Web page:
JEFFERSON CITY - After cutting Medicaid benefits last year, Missouri's legislature now is looking at cutting Medicaid fraud.
Five senators who served on the Special Committee to Investigate Medicaid Fraud have sponsored a bill in an attempt to root out waste, fraud abuse within Missouri's Medicaid system. The bill follows extensive informational hearings held by the special committee in the last two months.
"At least three and a half percent, or about $200 million, of Missouri's Medicaid money evaportates through fraud abuse," said Sen. Chris Koster, R-Harrisonville, chairman of the special committee.
The bill allows individuals to sue providers for Medicaid fraud. It also includes numerous revisions to current law relating to the reporting and investigating of system fraud.
Under current law, those who act in reckless disregard of the truth regarding Medicaid fraud law are guilty of a Class D felony after their first offense. Under the proposed legislation, the first offense would jump to a Class C felony, punishable for up to seven years in prison. The second conviction of fraud would receive between five and fifteen years in prison.
"If one is indicated for conviction of Medicaid fraud, that person is excluded from Missouri Medicaid qualification for life," Koster said, adding to the list of new penalties included in his bill.
Koster said that if passed, the bill would install the 85% Rule to Medicaid fraud. The 85% Rule is a provision attached to certain crimes in Missouri requiring the convicted party to serve 85% of their sentence before they are allowed parole. The rule is currently associated with seven serious crimes, such as murder, kidnapping and forcible rape.
Koster said this would be the first time the 85% Rule would be applied to a white collar crime.
"Medicaid fraud is getting serious enough for this type of measure."
Compensating whistleblowers was another point of contention the committee sought to address. There currently are no financial incentives promised to whistleblowers of Medicaid fraud in Missouri. The federal compensation rate is 15 to 25 percent, depending on the case. Koster's bill would award primary indicators of fraud anywhere from 20 to 35 percent of the proceeds won in a lawsuit. Secondary sources could be awarded up to 15 percent.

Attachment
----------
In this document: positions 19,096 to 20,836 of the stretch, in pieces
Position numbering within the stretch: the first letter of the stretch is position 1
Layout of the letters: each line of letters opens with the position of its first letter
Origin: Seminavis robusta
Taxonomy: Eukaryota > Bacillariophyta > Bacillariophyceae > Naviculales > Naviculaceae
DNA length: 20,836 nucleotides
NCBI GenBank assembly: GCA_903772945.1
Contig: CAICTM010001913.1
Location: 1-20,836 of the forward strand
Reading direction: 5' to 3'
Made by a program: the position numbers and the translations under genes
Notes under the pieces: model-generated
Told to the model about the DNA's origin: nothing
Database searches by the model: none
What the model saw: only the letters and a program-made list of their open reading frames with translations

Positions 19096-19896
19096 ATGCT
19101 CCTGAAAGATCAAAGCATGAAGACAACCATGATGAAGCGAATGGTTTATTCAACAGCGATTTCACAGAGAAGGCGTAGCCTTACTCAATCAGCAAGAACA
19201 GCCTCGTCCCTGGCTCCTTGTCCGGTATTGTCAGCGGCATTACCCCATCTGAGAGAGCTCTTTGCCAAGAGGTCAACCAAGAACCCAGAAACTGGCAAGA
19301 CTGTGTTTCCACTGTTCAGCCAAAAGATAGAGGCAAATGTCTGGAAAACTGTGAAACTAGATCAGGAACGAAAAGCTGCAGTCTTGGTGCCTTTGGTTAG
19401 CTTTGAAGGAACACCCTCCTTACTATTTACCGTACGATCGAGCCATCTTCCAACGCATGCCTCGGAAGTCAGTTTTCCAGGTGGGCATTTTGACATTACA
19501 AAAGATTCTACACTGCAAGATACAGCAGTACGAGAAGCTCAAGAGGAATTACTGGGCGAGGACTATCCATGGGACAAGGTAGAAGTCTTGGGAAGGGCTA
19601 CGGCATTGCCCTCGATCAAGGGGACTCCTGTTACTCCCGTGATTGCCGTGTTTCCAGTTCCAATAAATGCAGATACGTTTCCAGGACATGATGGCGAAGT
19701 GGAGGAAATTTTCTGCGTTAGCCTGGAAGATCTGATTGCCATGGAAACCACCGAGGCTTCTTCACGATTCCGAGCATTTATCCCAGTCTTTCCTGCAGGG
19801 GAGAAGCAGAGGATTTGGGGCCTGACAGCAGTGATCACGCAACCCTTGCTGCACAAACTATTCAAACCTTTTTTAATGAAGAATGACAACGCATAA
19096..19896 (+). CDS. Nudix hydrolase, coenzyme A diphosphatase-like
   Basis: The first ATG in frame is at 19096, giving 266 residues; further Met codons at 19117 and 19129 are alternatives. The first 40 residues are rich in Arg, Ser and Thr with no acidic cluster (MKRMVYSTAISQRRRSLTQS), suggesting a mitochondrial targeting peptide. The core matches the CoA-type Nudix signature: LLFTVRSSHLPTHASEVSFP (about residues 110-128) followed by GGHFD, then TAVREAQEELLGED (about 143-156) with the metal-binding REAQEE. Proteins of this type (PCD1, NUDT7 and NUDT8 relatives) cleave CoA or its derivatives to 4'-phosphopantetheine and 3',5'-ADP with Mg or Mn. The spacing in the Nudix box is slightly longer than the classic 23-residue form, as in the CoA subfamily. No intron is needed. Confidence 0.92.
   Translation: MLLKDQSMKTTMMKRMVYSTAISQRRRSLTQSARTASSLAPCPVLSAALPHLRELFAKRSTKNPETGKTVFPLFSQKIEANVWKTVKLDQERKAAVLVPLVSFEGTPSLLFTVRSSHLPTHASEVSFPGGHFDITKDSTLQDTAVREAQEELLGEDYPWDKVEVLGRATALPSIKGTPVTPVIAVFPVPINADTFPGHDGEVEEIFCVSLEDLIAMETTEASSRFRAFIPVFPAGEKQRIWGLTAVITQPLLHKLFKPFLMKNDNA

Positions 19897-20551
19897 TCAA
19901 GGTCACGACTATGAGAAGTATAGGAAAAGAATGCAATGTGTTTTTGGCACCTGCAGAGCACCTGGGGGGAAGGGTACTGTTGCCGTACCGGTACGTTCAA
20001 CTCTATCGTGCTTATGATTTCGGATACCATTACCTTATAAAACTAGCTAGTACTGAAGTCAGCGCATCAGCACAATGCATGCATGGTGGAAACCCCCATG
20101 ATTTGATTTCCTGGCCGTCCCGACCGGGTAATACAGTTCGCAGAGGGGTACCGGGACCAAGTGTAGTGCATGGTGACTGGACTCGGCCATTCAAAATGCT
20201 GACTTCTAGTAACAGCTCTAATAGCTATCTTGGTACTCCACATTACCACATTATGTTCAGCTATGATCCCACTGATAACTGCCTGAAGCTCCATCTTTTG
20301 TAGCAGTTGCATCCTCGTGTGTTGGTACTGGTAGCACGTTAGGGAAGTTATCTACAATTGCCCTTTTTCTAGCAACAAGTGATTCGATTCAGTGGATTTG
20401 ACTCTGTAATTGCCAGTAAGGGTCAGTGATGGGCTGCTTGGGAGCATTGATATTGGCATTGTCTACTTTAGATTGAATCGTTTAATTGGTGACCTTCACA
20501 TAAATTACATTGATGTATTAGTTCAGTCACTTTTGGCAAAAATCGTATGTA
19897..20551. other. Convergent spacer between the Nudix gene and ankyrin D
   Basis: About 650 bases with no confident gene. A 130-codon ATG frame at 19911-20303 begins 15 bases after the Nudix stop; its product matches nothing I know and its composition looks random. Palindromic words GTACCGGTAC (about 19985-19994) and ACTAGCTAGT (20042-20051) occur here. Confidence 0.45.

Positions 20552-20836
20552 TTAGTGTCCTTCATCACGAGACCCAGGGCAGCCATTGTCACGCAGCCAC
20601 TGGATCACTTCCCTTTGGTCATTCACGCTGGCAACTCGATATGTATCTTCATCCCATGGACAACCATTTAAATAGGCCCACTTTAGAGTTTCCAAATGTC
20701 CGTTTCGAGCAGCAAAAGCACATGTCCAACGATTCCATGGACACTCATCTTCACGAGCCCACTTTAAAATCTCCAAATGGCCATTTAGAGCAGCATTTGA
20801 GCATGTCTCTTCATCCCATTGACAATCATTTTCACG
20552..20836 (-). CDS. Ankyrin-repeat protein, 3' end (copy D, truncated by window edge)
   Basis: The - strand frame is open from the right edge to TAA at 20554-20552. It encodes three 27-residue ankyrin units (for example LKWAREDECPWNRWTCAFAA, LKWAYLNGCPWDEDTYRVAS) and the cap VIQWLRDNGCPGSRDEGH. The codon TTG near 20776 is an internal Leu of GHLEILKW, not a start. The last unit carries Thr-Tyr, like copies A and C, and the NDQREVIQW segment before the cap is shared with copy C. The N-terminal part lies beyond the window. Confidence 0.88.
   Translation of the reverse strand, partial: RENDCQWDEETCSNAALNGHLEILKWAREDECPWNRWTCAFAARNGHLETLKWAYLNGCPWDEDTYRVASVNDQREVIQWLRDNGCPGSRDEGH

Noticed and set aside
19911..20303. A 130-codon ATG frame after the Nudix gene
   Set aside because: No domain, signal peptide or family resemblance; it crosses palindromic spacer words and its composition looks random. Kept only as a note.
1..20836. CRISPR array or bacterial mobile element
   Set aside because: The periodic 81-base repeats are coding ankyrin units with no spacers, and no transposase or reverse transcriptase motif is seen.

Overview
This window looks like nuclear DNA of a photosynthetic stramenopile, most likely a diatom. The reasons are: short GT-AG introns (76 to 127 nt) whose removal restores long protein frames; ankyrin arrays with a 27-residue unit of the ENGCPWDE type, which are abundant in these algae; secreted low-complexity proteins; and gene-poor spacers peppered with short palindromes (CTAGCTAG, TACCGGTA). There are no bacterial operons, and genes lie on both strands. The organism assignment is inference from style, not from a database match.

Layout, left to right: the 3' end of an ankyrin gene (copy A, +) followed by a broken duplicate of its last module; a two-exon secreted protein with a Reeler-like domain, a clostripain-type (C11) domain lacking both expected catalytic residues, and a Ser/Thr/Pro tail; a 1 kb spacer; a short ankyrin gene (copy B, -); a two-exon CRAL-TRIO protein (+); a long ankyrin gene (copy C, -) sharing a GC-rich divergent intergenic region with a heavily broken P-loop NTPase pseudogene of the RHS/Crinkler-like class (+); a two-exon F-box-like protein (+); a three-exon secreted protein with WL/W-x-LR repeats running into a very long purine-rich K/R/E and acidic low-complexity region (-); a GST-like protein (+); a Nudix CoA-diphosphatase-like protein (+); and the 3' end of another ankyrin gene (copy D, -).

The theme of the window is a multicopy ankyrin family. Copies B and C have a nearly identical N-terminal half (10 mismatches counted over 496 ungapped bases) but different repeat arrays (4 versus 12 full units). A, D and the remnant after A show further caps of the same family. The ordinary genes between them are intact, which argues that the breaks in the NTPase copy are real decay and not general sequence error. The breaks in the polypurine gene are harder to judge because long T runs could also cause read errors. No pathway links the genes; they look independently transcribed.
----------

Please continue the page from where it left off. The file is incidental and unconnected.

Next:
"Frequently, these people lose their jobs," Koster said. "This legislation would protect employee status."
Currently, for every dollar Missouri recoops from Medicaid fraud, the state has to send 60 cents of that dollar to the federal government. If Missouri adopts language from the Federal False Claims Act, only 50 cents of every dollar would be sent to the federal government.
The bill was not without opposition. Harvey Tettlebaum, a representative for the Missouri Health Care Association, was not in agreement with certain language of the legislation.
Tettlebaum said that the proposed legislation could create a type of lottery where people could file cases with an attorney just to try to win money, despite no knowledge of any kind of Medicaid fraud existing.
"Providers that have been sued would possibly have to settle because the penalty is so terrible," Tettlebaum said. "It doesn't matter how righteously innocent they believe they are, they might have to settle, because the other option is to go out of business if convicted."
Committee members countered saying that if a provider is innocent, they have nothing to fear and should go to trial. Tettlebaum said, in some instances, it was not automatic for an innocent provider to be found clear of any wrongdoing.
When asked why the United States Congress had passed the Federal False Claims Act and approved it for states to use, Tettlebaum said the act was passed and approved in order to be a tool for federal government income.
"It is a method to supplement the federal budget," Tettlebaum said. "Once you taste the 'heroin' of easy money, the government begins to live on the money. This could happen within state government."
Koster said he believes this bill is among one of the most important pieces of legislation to be heard this session.
Similar legislation dealing with Medicaid fraud has been filed by Sen. John Loudon, R-Ballwin, and Sen. Chuck Graham, D-Columbia.
The General Laws committee chairman Sen. Jason Crowell, R-Cape Giradeau, said he intends to hopefully weld these bills together for future consideration.